Today is publication day for Stuart MacBride’s Partners in Crime: Two Logan & Steel Short Stories (‘Stramash’ and ‘DI Steel’s Bad Heir Day’). Perfect to fill in your lunch hour, liven up your commute, or enjoy of an eve over a glass of wine (though a tumbler of whisky might be more appropriate). Last month, Stuart MacBride did a Skype interview with student journalist Alicia Jensen for the Aberdeen University Student Newspaper, The Gaudie. Read on to find out what makes Aberdeen the perfect setting for a murder or three…
If Edinburgh is bipolar; Aberdeen is schizophrenic
Stuart MacBride answers questions on why Aberdeen makes such a good setting for a gory murder mystery
Why set a murder in Aberdeen? This is the first question in my Skype interview with Stuart MacBride, bestselling author of the Logan McRae series, and Birthdays for the Dead.
‘Aberdeen is different from other Scottish cities.’ MacBride begins. This is partly because of its oil industry, and the culture of people spending a lot of time off-shore. But it’s also the weather and the
granite. ‘If consensus is that Edinburgh is bipolar, then I would call Aberdeen schizophrenic’, says MacBride. ‘There is so much granite. Granite isn’t like the sandstone of Edinburgh – it takes its color from the weather. As soon as the weather changes, the mood of the place changes dramatically. This is mirrored in its people.’ Because it is so often rainy in Aberdeen, the weather sets the tone for that constant feeling of impending doom lurking around the city’s corners.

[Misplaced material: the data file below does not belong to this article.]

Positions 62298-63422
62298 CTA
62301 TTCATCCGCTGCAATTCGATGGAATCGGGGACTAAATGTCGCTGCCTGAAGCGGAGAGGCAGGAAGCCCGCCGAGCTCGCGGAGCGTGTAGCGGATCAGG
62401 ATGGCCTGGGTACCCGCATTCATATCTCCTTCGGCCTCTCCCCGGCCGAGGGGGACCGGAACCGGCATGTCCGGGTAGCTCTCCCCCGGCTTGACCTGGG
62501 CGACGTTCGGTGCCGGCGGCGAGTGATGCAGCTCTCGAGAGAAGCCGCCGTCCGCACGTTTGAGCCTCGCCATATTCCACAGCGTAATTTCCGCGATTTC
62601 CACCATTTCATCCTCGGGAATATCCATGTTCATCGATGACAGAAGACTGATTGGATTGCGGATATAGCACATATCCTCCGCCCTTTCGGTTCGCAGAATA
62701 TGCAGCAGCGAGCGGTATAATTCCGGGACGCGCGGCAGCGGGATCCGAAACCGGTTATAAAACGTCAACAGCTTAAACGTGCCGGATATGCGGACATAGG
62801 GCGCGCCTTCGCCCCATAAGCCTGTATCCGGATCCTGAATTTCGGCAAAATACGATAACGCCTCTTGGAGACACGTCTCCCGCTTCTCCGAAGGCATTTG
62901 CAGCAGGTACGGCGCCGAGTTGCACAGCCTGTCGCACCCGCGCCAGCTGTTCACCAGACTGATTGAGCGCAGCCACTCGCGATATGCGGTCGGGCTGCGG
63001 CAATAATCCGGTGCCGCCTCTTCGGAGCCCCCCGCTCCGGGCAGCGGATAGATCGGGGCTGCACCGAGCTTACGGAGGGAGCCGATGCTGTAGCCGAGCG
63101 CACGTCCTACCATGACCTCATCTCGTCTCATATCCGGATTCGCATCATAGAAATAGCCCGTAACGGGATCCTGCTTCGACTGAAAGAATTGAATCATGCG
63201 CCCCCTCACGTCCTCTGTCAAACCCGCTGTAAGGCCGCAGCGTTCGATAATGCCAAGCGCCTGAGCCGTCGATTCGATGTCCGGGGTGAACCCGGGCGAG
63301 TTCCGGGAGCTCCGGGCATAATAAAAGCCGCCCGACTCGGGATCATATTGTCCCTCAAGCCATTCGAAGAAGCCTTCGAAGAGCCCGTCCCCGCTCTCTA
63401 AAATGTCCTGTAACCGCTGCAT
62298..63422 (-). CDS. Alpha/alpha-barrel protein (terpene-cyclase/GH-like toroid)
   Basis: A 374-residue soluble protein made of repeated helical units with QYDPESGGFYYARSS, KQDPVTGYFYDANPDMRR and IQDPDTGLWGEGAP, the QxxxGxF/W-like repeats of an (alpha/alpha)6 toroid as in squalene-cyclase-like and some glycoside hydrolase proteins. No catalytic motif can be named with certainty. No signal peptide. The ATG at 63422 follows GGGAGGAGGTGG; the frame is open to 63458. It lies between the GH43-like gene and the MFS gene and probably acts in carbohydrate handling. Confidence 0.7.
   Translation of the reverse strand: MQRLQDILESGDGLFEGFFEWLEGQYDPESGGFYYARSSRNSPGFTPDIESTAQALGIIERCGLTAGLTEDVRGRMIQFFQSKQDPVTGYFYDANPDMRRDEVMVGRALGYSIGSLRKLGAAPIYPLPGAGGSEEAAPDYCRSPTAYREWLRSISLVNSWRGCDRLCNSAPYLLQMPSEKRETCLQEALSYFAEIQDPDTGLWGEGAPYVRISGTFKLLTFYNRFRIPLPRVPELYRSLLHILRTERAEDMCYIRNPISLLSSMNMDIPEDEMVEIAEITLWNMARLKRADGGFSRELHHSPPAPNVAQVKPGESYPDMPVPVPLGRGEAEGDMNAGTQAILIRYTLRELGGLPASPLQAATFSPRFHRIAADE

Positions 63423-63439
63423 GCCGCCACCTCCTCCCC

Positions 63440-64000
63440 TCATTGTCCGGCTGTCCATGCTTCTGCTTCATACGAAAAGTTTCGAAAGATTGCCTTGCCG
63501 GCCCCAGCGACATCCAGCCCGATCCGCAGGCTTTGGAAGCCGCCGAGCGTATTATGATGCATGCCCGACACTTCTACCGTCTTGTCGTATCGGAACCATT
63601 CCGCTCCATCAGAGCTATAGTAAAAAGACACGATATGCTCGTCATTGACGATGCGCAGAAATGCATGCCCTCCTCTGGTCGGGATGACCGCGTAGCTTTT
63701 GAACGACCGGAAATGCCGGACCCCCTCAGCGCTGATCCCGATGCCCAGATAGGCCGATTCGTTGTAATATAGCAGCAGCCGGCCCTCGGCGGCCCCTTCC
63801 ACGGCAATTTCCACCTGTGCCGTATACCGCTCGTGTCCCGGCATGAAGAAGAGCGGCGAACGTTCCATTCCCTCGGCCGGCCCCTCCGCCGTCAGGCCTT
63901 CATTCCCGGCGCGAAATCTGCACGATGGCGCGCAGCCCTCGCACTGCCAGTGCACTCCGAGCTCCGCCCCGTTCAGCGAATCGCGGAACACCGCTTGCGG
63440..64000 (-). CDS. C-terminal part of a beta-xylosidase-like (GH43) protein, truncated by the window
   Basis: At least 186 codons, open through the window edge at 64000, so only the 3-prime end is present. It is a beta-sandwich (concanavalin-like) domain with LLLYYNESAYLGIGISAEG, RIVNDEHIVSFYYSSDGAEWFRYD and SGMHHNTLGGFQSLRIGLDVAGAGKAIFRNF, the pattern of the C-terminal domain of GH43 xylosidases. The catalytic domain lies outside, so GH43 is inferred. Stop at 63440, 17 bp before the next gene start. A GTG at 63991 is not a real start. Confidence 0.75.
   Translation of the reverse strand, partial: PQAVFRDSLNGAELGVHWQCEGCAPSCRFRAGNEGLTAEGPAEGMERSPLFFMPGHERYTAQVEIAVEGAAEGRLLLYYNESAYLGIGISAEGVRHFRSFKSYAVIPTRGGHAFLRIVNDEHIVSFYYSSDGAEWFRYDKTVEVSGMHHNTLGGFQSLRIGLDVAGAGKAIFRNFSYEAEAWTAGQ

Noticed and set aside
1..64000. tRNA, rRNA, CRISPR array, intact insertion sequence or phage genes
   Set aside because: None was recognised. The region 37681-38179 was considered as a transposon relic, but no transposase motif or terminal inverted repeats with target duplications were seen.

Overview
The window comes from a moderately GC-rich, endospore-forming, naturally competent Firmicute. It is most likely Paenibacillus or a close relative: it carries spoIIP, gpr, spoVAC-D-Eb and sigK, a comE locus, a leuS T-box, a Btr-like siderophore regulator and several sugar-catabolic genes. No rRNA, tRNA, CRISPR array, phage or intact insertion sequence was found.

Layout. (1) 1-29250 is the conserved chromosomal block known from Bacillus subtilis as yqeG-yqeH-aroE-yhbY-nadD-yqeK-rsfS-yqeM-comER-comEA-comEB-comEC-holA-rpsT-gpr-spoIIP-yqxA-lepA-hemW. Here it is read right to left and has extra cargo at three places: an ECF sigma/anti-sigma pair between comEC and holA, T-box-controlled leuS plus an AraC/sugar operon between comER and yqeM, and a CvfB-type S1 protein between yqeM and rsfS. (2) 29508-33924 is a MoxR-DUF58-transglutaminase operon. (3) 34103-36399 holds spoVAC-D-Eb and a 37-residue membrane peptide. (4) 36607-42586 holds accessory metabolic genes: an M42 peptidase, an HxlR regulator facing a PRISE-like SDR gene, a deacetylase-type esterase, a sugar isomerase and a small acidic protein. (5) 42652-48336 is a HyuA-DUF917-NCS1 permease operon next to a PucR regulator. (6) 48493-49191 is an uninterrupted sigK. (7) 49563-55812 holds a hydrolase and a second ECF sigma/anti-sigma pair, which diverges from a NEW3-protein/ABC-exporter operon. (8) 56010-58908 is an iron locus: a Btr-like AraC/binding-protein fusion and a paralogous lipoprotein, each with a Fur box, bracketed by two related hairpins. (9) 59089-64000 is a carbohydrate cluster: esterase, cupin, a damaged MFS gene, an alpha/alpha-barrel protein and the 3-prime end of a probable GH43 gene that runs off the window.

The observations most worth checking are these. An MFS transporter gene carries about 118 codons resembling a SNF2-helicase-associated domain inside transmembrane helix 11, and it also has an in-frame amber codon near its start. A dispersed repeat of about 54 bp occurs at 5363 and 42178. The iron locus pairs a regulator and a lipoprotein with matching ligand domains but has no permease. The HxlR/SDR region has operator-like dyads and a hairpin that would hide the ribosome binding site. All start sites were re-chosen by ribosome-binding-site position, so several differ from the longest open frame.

Asking MacBride which places inspire him to write thrillers, he responds that everything does. Being a crime thriller writer ‘twists your perceptions slightly,’ in his words. ‘One Halloween I saw three young women dressed up, one as an angel, one as a devil, and one as a witch. I assumed they were classmates, but I immediately started thinking of a plot.’ His most recent bestseller was inspired by its title ‘Birthdays for the Dead’; the story followed as he imagined what story that title held.
Everywhere in Aberdeen then can be an inspiring setting for a murder story. In his books, MacBride has used all sorts of settings, from farm houses in the country, to the beach, and many more. The spookiest locations are down by the harbor, says MacBride. Take a turn down Marshall Street and there are these tiny alleyways that ‘feel small, feel dark, and feel old’. At the start of a new book, the first thing to do is to take a walk around Aberdeen; MacBride often finds himself in the alleyways – though maybe not at night time.
MacBride’s style of writing, which any of his readers could attest to, is quite detailed. ‘I don’t see it as ‘gore’, to be honest. I see it as being honest about what’s happening.’ His readers won’t be spared any of the thoughts that go through the narrator’s mind, even as he sits and watches the autopsy of a child murder. ‘Letting the reader glance over it would be dishonest. A scene with a murdered child should be horrible, because the reality is horrible’ says MacBride. But his books aren’t all gore – he brings in humor by building up his characters, and not portraying them as ‘single focus bastions of justice’. From MacBride, one can expect honesty, a good story, and a chilling feeling of what Aberdeen can inspire.